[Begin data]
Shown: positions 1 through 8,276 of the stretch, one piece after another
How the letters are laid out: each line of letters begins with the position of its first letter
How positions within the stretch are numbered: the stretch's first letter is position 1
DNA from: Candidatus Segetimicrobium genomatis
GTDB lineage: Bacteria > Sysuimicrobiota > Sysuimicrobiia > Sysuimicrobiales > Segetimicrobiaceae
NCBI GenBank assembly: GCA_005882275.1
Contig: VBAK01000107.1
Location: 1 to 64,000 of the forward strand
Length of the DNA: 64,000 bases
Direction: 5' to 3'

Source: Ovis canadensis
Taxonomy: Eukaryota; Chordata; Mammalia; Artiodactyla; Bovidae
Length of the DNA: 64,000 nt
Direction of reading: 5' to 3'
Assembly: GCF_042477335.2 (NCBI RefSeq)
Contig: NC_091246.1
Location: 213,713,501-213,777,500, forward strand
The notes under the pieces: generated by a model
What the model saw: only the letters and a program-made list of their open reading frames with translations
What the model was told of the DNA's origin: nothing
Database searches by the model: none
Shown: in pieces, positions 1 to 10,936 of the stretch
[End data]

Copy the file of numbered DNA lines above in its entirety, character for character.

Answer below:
Shown: positions 1 through 8,276 of the stretch, one piece after another
How the letters are laid out: each line of letters begins with the position of its first letter
How positions within the stretch are numbered: the stretch's first letter is position 1
DNA from: Candidatus Segetimicrobium genomatis
GTDB lineage: Bacteria > Sysuimicrobiota > Sysuimicrobiia > Sysuimicrobiales > Segetimicrobiaceae
NCBI GenBank assembly: GCA_005882275.1
Contig: VBAK01000107.1
Location: 1 to 64,000 of the forward strand
Length of the DNA: 64,000 bases
Direction: 5' to 3'

Source: Ovis canadensis
Taxonomy: Eukaryota; Chordata; Mammalia; Artiodactyla; Bovidae
Length of the DNA: 64,000 nt
Direction of reading: 5' to 3'
Assembly: GCF_042477335.2 (NCBI RefSeq)
Contig: NC_091246.1
Location: 213,713,501-213,777,500, forward strand
The notes under the pieces: generated by a model
What the model saw: only the letters and a program-made list of their open reading frames with translations
What the model was told of the DNA's origin: nothing
Database searches by the model: none
Shown: in pieces, positions 1 to 10,936 of the stretch